25 miles north of Buffalo NY, USA

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              • #8
                You can't deflate and compress the tire enough to get a bite on the rim with the lathe chuck jaws?
                Clamp it to the mill table with two strap clamps, rim supported by three spacers and bore it out.

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                • #9
                  Originally posted by reggie_obe View Post
                  You can't deflate and compress the tire enough to get a bite on the rim with the lathe chuck jaws?
                  Clamp it to the mill table with two strap clamps, rim supported by three spacers and bore it out.
                  Lathe is a 10". I guess the boring might work, but so much hassle! I might as well try a 1" S&D bit I have, might make a mess but these wheels are trash to me anyway with the wrong bore. Worst case I have to go back to the ass with the lawn care shop and get him to change the wheels to the old ones.
                  Location: Jersey City NJ USA

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                  • #10
                    Originally posted by gellfex View Post

                    Lathe is a 10". I guess the boring might work, but so much hassle! I might as well try a 1" S&D bit I have, might make a mess but these wheels are trash to me anyway with the wrong bore. Worst case I have to go back to the ass with the lawn care shop and get him to change the wheels to the old ones.
                    Set up on the mill table, drill to 15/16", bore to 1.00"

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                    • #11
                      Use a stepdrill.

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                      • #12
                        I vote for the bridge reamer. Cheaper and more crude...if you have a 1" multi flute counter sink, you might get it done with a hand drill ? Guys here would turn it on a lathe, or bore on a mill with a head or endmill. Just saying ?

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                        • #13
                          Originally posted by no704 View Post
                          Use a stepdrill.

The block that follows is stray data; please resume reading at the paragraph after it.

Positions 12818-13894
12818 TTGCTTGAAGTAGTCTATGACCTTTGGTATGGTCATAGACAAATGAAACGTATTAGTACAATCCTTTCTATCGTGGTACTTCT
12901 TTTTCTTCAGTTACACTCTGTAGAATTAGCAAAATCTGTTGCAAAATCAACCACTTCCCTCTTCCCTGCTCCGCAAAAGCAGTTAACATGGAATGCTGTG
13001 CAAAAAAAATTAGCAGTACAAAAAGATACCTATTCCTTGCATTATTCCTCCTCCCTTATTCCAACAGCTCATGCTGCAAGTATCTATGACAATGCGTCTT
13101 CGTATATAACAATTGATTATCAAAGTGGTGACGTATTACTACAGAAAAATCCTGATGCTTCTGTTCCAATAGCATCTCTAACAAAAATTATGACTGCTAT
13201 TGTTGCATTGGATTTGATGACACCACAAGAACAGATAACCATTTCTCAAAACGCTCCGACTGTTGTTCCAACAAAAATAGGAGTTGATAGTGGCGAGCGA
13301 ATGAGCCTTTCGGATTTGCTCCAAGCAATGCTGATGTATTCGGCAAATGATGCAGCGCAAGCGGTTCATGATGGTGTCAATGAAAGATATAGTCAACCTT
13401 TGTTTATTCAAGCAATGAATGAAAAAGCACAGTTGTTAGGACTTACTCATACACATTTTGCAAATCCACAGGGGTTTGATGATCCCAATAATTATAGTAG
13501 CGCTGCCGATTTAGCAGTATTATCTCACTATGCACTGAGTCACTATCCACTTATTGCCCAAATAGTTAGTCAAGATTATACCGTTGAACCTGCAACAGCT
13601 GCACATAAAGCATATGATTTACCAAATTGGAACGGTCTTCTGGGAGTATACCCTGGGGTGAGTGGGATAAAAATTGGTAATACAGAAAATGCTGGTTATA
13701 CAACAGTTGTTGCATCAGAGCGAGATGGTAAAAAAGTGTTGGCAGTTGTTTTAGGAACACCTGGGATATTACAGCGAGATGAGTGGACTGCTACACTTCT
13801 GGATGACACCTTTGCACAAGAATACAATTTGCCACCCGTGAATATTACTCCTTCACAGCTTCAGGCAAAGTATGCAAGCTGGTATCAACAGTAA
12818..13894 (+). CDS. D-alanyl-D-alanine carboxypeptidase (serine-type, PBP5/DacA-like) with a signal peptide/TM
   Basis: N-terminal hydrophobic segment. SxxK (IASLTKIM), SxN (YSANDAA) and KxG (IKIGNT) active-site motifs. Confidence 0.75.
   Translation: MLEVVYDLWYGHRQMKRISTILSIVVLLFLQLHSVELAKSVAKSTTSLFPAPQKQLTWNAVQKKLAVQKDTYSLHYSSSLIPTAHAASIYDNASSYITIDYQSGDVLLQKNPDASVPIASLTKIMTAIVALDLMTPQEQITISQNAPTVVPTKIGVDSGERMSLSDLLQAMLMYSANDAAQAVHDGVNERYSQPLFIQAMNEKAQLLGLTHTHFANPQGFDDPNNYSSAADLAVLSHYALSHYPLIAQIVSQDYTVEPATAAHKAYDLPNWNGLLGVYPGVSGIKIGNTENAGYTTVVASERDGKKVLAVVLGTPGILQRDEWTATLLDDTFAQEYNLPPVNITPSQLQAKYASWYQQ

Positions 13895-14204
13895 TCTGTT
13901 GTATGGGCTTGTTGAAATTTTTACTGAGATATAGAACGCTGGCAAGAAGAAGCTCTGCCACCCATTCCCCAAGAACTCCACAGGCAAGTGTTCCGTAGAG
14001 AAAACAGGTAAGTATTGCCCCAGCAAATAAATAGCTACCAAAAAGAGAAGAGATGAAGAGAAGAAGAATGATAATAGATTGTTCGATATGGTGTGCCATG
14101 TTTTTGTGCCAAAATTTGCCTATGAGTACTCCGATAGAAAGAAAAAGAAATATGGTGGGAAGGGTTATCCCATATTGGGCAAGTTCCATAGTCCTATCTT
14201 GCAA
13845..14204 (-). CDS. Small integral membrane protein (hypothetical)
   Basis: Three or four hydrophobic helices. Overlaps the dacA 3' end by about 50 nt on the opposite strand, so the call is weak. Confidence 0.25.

X2 on this or go at it with a grinder or a file. You have no need for a close tolerance here.

                          lg
                          no neat sig line

                          near Salem OR

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                          • #14
                            I like that one. Step drills are self centering and make very round holes. You can probably do it in a drill press - a large one, at least.

                            If this is beyond your shop's capability, I have all that is needed. I can even run a 1" reamer down the holes after using a 25mm step drill. The 25mm size (0.984") takes it to the range of the 1" reamer and can probably reach both sides at once, keeping the two sides concentric.

                            I am not greedy like Doozer. $100 and you pay shipping both ways.

                            But I think I have given you enough to do it yourself.



                            Originally posted by no704 View Post
                            Use a stepdrill.
                            Paul A.
                            SE Texas

                            And if you look REAL close at an analog signal,
                            You will find that it has discrete steps.

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                            • #15
                              I think I've chased this squirrel up the wrong tree. Almost every option except using what I have on hand or taking them to the mower guy ends up costing more than reordering the wheels. Never mind!
                              Location: Jersey City NJ USA